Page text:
by Nancy Billias
I just got back from the British Shintaido daienshu, their summer gasshuku. It was delightful. The theme was “Genryu: Return to the Source”. The event was led by Masashi Minagawa, ably assisted by two general instructors (Charles Burns and Ula Chambers) and a senior instructor (Nagako Cooper).
BACK ROW: Nancy Billias, Charles Burns, Viola Santa, Belinda French, Kim Chan, Terry Bickers, Minagawa sensei, Nagako, Jackie Calderwood, Charlotte Stace
FRONT ROW: Craig Thorn new shodan kenjutsu, Marianne Van der Tass ( New advance student), Mirabelle da Palma , new BS assistant.
There were subtle cultural differences, but there was a lovely familiarity to it all, from the warmups to the closing ceremony to the fact that everything tastes so darn good after keiko! About 15 of us were gathered from all over the UK, including one person from Scotland, one from Cornwall, and one from Belgium (I know, not officially part of the UK). There were exams, and a bonfire, and early morning taimyo in a garden infused with birdsong.
Minagawa-sensei took us back to the roots of Shintaido with each keiko, talking about how the various kata had come into being and developed, from the very beginning right up through kenjutsu. It was amazing – really like touching the source. He talked a lot about his teacher, Kato. I was privileged to be assigned to do sensei care, so I had a lot of opportunity to chat with him.
Like Shintaido in America, British Shintaido is “greying,” but it was good to see that there is one senior instructor and one assistant in their 40s. There are five groups spread around the country which meet regularly, and eight – yes, eight – weekly Zoom classes. They have fine-tuned Zoom teaching up to a very good standard.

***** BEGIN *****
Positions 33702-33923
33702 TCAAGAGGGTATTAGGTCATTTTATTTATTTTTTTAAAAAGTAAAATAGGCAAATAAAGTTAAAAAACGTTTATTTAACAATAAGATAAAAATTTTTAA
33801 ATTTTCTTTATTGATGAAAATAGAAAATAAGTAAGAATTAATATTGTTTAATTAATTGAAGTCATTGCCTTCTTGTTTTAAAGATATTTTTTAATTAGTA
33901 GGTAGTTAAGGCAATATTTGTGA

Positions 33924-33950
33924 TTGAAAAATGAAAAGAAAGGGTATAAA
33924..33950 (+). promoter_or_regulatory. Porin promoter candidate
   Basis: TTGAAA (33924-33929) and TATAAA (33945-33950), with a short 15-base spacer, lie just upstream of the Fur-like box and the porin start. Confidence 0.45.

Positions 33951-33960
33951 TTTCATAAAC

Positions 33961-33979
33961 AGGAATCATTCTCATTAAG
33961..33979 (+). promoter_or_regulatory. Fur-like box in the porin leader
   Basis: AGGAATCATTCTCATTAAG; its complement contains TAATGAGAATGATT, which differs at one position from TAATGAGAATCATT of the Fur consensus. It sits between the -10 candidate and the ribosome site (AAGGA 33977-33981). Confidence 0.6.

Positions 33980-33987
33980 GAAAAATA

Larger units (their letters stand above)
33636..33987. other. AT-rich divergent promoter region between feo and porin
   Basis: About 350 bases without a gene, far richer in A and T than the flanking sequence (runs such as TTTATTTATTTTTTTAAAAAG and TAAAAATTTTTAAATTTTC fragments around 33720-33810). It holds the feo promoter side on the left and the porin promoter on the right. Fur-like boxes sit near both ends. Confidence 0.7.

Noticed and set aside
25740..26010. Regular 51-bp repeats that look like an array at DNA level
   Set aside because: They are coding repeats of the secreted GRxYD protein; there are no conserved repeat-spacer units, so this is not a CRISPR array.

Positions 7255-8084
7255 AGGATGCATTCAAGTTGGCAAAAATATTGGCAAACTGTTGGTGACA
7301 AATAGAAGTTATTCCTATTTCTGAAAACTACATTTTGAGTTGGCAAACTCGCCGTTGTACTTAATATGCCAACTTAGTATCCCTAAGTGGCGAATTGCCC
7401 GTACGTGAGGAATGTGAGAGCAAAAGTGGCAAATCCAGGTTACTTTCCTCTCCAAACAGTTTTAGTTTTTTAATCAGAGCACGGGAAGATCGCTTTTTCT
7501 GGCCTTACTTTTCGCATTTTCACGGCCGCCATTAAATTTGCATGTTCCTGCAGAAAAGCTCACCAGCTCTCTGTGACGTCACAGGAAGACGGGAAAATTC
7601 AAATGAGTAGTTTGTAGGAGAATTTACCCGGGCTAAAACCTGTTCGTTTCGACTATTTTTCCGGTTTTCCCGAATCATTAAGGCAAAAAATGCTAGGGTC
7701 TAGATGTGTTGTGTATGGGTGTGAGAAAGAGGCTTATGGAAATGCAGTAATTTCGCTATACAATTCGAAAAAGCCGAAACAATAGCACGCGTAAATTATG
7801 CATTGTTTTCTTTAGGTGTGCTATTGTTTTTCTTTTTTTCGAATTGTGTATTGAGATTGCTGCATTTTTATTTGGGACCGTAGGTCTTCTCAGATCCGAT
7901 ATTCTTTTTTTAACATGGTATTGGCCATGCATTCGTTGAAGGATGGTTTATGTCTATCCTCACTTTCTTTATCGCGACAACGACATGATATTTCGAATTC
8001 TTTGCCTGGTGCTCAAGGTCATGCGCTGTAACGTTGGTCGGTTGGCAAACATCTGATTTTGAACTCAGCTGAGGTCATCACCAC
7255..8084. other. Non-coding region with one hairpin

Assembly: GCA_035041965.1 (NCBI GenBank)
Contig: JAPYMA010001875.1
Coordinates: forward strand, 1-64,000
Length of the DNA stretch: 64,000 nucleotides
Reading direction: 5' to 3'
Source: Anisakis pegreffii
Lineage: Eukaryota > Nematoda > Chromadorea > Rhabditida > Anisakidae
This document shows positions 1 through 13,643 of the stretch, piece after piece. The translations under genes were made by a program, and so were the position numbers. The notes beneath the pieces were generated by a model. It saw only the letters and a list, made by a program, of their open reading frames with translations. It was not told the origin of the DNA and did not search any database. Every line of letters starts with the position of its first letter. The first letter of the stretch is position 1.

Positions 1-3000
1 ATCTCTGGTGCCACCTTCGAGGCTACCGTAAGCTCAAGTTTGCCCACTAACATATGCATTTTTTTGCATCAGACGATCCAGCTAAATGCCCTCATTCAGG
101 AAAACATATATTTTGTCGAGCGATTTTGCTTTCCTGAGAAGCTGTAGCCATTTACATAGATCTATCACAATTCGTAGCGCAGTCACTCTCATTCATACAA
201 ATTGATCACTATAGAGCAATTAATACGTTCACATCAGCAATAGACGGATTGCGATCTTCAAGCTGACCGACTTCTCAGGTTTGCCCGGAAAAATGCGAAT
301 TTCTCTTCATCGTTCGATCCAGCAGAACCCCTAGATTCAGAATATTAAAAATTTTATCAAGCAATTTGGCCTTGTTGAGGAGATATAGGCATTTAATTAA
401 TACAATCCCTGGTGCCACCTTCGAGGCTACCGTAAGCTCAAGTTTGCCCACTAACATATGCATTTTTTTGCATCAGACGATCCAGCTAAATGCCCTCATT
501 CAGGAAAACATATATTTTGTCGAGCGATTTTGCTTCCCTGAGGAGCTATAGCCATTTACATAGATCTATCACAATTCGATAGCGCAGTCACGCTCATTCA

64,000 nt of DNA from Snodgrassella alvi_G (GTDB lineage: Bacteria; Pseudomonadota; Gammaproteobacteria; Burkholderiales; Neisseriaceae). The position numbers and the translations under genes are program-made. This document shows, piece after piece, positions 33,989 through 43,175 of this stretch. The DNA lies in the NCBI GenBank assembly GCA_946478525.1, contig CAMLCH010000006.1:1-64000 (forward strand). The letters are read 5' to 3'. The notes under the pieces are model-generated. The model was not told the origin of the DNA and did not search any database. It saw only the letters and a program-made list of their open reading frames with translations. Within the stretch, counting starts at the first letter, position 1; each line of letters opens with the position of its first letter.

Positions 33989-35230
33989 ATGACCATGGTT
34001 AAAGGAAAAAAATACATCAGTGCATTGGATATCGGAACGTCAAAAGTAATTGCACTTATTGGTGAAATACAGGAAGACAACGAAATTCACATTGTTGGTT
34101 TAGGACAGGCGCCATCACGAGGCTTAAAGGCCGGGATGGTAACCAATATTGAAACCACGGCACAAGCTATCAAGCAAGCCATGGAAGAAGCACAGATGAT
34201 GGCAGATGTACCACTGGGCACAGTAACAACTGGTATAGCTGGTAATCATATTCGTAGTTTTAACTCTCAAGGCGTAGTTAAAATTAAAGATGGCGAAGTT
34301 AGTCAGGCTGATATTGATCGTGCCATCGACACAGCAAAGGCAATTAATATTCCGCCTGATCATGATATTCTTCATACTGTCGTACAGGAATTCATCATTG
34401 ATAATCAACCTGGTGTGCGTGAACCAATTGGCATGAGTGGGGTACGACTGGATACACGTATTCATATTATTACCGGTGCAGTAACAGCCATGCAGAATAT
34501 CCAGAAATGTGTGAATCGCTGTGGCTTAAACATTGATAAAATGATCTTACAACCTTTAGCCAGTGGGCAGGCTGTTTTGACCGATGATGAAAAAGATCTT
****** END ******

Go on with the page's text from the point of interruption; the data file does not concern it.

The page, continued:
They did one thing differently at this gasshuku which I really appreciated: they began the event on Zoom on the Monday before we actually met on Friday, with kenko taiso each morning from 7.15 – 7.45 am and meditation every evening from 9.30 – 10 pm. For that, they broke down ten-position meditation and focused on only two movements each time.
Bringing everyone together in this way created a good group feeling, so that by the time we actually met on Friday, we were already in that groove. Something for the US groups to consider, perhaps. I’m already looking forward to their Kangeiko! Where I’m living now (in Kent, England), the person in charge has asked me to start a weekly Shintaido class to see what happens, and two people from the gasshuku have offered to come as guest instructors once I get that going.
I’ve just retired from college teaching, and am living and working in a Christian community which exists to support people with mental illness, who for one reason or another can’t quite manage independent living. They can stay with us from one week to two years; the goal is to get them back on their feet and confident to live on their own. The community members meet three times a day for prayer in a 15th century chapel. Prayer is optional for our guests, and about half of them join in. I can’t wait to see what they make of Shintaido.
Nancy Billias has been practicing Shintaido since 1997. She holds the rank of Instructor. She was introduced to Shintaido by her brother Stephen Billias and his wife Bela Breslau. She was for many years a member of the board of Shintaido North East and has been on the Board of Shintaido of America for the past four years. She has just relocated to the UK and jointed the British Shintaido College. For many years she taught philosophy, mindfulness, meditation and Shintaido at the University of Saint Joseph in Connecticut. She has now retired to the Pilsdon at Malling Community in Kent, England, where she is planning to share Shintaido with the resident community.